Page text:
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What Value-Based Care Really Means for Physicians

It doesn’t mean working harder; it means working differently.  And it also means a significant change in the composition and relative incomes of the physician workforce. 

 Value-based payment models aim to reduce the growth rate of spending while improving patient satisfaction and outcomes.  Industry observers generally agree that the transition from traditional fee-for-service to a model that promotes value is both unavoidable and in its early stages.  What’s unknown is what the destination value-based model will actually look like.  There are two major issues yet to be resolved: the reimbursement model and the care delivery model. 

 There are several alternative reimbursement models currently being tested, including (in order of increasing financial risk to providers): pay-for-performance; bundled/episode based payments; shared savings-shared risk; and capitation.  Last year, 20 percent of Medicare’s $417 million fee-for-service payments were made through alternative payment models like these, and CMS recently set the goals of increasing the percentage to 30 percent by 2016 and 50 percent by 2018. Commercial payers are following suit, and it’s widely predicted that by 2020 up to 80 percent of all provider payments will be value-based.  Though no one knows what common reimbursement model eventually will emerge, most observers believe it will be one which shifts significant financial risk from payers to providers. 

 The second issue is how the new care delivery model will be organized.  Though individual organizations will differ depending upon their respective mission, values and culture, what’s clear is that the transition to value-based care will fundamentally transform the care delivery model, from a craft-based industry of individual physicians organized around practice specialization to a profession organized around patient or disease state.  In this latter model, groups of peers will treat similar patients in a shared setting utilizing coordinated care delivery processes, e.g., agreed upon clinical guidelines and disease management protocols.  Physicians will be required to work as part of a team rather than as unquestioned independents. This is not how most physicians were trained, and adapting to this model will require a fundamental change in both work processes and attitudes about hierarchy and authority.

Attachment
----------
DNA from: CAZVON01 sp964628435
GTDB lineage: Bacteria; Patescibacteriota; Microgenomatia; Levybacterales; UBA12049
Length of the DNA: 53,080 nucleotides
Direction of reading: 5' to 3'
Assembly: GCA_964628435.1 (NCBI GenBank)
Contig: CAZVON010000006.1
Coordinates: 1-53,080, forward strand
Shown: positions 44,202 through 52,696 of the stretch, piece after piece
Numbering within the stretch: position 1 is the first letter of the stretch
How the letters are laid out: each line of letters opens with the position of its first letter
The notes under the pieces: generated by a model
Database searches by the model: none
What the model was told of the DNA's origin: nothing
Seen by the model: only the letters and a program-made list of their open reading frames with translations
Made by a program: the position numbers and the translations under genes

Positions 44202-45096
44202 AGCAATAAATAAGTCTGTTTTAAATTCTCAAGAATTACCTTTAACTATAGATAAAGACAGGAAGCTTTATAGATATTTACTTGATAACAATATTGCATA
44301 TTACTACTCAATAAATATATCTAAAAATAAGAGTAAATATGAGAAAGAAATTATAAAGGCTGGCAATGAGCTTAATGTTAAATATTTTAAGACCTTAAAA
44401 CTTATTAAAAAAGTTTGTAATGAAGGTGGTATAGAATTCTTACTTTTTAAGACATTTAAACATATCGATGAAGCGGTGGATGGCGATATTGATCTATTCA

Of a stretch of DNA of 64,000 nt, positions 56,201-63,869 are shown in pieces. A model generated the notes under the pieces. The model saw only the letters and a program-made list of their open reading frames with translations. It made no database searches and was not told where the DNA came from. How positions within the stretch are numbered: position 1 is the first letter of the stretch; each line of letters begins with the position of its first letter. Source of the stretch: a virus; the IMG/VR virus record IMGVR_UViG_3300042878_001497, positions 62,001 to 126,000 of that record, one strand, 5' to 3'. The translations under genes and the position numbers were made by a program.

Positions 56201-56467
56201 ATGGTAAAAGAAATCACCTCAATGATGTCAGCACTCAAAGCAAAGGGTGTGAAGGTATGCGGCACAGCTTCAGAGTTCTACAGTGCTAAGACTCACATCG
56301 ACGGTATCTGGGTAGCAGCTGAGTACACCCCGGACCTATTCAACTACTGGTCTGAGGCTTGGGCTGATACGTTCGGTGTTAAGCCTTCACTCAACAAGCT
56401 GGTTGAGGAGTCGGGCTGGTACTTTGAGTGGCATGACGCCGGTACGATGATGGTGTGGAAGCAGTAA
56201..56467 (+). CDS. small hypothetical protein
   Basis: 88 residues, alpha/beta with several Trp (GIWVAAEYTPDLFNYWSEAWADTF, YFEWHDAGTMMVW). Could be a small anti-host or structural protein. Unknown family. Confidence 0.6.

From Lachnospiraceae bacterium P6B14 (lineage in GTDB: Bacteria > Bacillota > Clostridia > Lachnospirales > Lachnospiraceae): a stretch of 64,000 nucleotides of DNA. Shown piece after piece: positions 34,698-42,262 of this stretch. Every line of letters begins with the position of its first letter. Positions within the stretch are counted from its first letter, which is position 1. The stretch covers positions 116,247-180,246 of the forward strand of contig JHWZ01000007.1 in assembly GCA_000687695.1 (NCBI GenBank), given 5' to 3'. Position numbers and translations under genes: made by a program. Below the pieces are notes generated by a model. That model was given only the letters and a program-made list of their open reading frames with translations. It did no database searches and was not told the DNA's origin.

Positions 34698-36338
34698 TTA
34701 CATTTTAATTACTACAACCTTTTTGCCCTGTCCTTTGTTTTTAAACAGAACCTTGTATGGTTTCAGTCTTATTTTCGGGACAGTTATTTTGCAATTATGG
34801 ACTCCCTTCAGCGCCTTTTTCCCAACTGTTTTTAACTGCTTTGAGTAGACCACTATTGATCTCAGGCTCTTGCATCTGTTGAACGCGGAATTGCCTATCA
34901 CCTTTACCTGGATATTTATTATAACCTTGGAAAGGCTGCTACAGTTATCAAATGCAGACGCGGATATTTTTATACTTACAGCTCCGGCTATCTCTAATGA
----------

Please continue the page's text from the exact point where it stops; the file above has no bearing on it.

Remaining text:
A 2008 national survey found that approximately 39% of direct patient care physicians were engaged in primary care (family and internal medicine, pediatrics), 35% percent were medical specialists and 26% surgeons.   It’s widely predicted that a new value-based care delivery model—one organized around patient or disease state instead of practice specialization—will significantly increase the demand for primary care physicians and physician extenders at the expense of medical specialists and surgeons.  The inference is that a large number of current practitioners will be forced to retool their skills over the next few years if they want to continue to practice.  Unfortunately, many are likely to delay this process until forced to, which will further damage the already fraying bonds of collegiality that hold the physician community together. 

 Another impact of the transition to value-based care will be on relative incomes.  Wringing costs out of the healthcare system will require those responsible for the highest shares of spending to bear most of the burden, meaning hospitals first, followed by specialists and finally by primary care.  To be made whole financially, hospitals will have to either eliminate excess capacity or increase market share at the expense of their competitors.  This will be a major impetus for even greater hospital consolidation than has been witnessed to date. 

 A recent UC Davis Health System study found that over the course of their lifetimes specialist physicians currently earn roughly $2.8 million more on average than primary care physicians.  This gap will close under value-based purchasing as economic leverage shifts from specialists to primary care doctors.  It’s more likely, however, that the incomes of medical specialists and surgeons will face downward pressure rather than primary care doctors seeing their incomes rise significantly. 

 The theory is that a value-based care model will result in care that is less expensive, less prone to error and has better patient outcomes.  Admittedly, this is still theory; it has yet to be proven in practice.  But that’s the direction of change, and it’s unlikely to be reversed.  A stronger, healthier healthcare system is expected to emerge, but it will not be without pain to industry participants.  That’s always one of the prices to be paid for industry transformation.

John McCracken, PhD